NOMINEE SEES COAL AS 'NIGHTMARE'
ON THE WEB: Watch Chu's speech at: www.youtube.com/watch?v=pLr4YbStc0M The comments about coal come 28 minutes into the speech.
President-elect Barack Obama's pick for U.S. energy secretary isn't sold on the idea that technology to capture greenhouse emissions and pump them underground will save the coal industry.
Carbon capture and storage research is still in its early stages, said Steven Chu, a Nobel Prize-winning physicist announced by Obama this week as his nominee to run the U.S. Department of Energy. Real-world projects to pump millions of tons of carbon dioxide might also be rejected unless scientists show it can be done safely, Chu said during an April speech.
"Coal is my worst nightmare," said Chu, director of the Lawrence Berkeley National Laboratory and a Stanford University professor.
Chu noted that coal is the current "default option" for meeting growing energy needs in the United States, China and India. But coal is also firing continued increases in worldwide carbon dioxide emissions, even at a time when scientists say the need to dramatically reduce those emissions is critical.
"We have lots of fossil fuel," Chu said during a talk outlining his views on energy policy. "That's really both good and bad news. We won't run out of energy, but there's enough carbon in the ground to really cook us."
Chu said existing pilot projects involving a few million tons of carbon dioxide sequestration are far too small to tell if the process would work on the scale needed.
"It's sort of a research and development issue," he said. "I think we have to do this if we're going to go forward with coal, but it's not a guarantee that we have a solution with coal."
Late last week, when word began leaking that Chu was a likely Obama Cabinet choice, his comments about coal began circulating on the Internet, primarily after they were posted on a Wall Street Journal blog.
Bill Raney, president of the West Virginia Coal Association, said he had not seen Chu's remarks, but that they gave him cause for concern.
"What I'm concerned about is how many coal mines has he been to, and what is his thought about the coal mines and their families who rely on this industry?" Raney said. "That may be his personal opinion, but that's got to be sobered up a bit."
Other coal boosters were familiar with Chu's comments, but also insisted they were less concerned.
"Any remarks Dr. Chu has made over the years, whether positive or negative about coal must be viewed against specific public policy objectives laid out by President-elect Obama," said Carol Raulston, spokeswoman for the National Mining Association.
Raulston noted that Obama has emphasized "energy independence" and supports "the next generation of clean coal technology to capture and store emissions of carbon from coal-based generation."
She pointed to a presentation Chu gave to the Chinese Academy of Sciences in October 2007 in which he said, "Technologies for capturing and sequestering carbon from fossil fuels can play a central role in the cost-effective management of global carbon dioxide emissions."
Environmental groups and other advocates of swift and serious action to deal with the climate change crisis said Chu's comments on coal reflect a clear understanding of the scientific basis for concern and a practical view of the challenges for reducing the energy industry's greenhouse impacts.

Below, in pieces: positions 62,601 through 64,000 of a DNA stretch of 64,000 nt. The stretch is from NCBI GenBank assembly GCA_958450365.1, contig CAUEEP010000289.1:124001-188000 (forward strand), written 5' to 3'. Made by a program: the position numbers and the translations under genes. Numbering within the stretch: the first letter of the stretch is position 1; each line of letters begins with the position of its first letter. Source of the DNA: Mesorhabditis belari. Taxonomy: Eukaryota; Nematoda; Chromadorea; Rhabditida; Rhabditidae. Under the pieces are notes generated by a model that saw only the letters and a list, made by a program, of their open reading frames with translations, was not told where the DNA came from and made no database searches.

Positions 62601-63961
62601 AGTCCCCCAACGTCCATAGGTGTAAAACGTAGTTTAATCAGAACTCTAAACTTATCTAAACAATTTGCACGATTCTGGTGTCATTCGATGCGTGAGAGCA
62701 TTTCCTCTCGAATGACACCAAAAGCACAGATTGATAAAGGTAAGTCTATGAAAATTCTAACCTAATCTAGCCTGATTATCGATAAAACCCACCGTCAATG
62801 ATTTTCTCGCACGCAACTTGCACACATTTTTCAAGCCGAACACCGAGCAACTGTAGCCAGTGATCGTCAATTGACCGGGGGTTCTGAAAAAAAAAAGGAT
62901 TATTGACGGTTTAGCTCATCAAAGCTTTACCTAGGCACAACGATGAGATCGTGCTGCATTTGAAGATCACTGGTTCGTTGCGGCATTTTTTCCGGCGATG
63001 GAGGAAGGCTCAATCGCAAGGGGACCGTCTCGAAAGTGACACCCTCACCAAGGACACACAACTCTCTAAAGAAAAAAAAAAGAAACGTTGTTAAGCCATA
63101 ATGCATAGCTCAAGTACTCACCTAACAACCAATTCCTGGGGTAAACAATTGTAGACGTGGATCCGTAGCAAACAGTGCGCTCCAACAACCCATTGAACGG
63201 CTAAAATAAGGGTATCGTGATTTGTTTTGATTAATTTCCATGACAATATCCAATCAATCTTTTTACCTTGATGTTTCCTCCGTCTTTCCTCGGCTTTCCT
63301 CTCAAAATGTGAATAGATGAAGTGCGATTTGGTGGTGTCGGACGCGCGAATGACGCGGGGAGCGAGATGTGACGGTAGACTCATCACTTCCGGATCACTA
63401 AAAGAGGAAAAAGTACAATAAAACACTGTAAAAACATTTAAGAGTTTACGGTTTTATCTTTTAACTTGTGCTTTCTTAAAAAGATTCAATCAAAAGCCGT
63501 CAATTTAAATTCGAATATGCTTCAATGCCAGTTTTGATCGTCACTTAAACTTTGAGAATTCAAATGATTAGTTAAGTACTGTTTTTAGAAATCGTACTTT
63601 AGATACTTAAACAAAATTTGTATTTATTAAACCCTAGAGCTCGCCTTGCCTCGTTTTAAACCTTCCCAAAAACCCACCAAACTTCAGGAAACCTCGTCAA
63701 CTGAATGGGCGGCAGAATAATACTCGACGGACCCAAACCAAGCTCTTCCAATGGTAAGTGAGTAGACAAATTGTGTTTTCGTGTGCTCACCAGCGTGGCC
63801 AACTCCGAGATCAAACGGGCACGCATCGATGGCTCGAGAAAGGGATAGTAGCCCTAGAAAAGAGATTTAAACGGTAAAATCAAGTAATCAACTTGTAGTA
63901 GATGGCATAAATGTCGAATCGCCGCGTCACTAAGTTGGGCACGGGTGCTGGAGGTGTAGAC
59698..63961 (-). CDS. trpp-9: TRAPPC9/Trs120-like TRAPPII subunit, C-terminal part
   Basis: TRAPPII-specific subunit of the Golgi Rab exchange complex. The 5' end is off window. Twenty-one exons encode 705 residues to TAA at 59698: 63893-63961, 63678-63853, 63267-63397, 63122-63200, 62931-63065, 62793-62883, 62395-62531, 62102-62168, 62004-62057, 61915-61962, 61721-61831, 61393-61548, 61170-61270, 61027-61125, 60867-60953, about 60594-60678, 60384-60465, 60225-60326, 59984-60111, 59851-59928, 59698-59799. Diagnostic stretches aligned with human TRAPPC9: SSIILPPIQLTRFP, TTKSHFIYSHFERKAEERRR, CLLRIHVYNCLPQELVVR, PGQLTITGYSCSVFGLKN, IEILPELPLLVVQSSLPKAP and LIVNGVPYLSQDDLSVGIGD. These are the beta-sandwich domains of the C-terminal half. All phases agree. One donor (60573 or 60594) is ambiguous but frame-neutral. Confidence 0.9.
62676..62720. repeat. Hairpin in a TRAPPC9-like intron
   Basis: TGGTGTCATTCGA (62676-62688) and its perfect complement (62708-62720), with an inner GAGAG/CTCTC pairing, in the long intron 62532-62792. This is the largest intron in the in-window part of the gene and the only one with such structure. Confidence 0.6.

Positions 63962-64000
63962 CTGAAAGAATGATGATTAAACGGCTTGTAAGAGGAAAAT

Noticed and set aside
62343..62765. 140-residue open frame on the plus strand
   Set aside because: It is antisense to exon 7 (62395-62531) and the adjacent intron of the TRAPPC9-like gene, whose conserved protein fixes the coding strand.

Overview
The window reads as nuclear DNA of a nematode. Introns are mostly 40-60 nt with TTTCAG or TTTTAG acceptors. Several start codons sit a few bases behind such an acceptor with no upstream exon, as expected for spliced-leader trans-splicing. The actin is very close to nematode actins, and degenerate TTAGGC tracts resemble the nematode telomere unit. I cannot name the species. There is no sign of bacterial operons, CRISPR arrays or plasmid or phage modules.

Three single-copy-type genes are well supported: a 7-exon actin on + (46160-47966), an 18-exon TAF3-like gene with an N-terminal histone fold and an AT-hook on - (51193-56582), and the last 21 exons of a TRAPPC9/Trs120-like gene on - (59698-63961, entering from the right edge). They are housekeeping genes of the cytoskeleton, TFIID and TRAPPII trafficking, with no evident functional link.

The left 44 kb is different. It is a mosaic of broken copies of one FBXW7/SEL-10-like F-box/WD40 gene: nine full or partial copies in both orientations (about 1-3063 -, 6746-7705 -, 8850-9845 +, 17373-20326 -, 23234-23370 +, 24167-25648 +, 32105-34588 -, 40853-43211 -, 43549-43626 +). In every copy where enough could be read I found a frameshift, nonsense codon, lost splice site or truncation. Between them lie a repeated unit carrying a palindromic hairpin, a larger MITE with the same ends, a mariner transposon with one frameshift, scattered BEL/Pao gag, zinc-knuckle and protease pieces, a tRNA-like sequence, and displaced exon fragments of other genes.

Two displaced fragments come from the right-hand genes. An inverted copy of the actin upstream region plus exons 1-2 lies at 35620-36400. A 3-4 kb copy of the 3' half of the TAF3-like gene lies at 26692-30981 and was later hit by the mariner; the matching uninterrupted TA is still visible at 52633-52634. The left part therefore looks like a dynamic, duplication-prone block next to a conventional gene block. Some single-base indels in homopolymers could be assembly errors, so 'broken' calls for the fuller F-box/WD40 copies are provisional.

"He isn't fooled by clean-coal claptrap," wrote Joseph Romm, an energy expert who edits the blog Climate Progress.
During the campaign, Obama pledged to reduce U.S. carbon dioxide emissions by at least 80 percent by 2050. In the near term, his campaign plan called for reducing emissions to 1990 levels by 2020.
United Mine Workers officials and some within the coal industry aren't as concerned about the 2050 target. But the near-term reductions scare coal industry backers. They say cutting back to 1990 emissions by 2020 doesn't provide adequate time to work out the long list of hurdles to implementing carbon capture and sequestration technology on coal-fired power plants.
Obama and Vice President-elect Joe Biden have also proposed to invest $150 million over 10 years on a variety of energy programs - everything from plug-in hybrid vehicles to biofuels and "low-emissions coal plants."
They also said they would instruct the DOE to start a new public-private partnership to build five commercial-scale coal-fired plants that capture carbon dioxide emissions and pump them underground. But it remains unclear exactly how much government money Obama and Biden would chip in for those plants, or how much of the $150 billion "clean energy" program would go toward coal.
Chu said carbon dioxide controls on power plants could increase electricity bills by about 25 percent. But he said the higher costs are not the biggest challenge.
Carbon dioxide that is pumped underground could form a big bubble that finds its way out, or could turn acidic and create cracks in geologic formations that prompt leakage, Chu said. These potential problems, he said, are likely to bring lawsuits from residents where such projects are proposed.
"Why would there be a legal challenge?" Chu said. "Because there would be people saying I don't want this done in my back yard because if the carbon dioxide ever does bubble to the surface, it could actually kill people."
He also said that fly-ash emissions from coal-fired power plants amount to 100 times more radiation than is released by nuclear power plants.
"If you're concerned about radiation, coal might be worse than a nuclear reactor," Chu said. "It's worse in every other respect."
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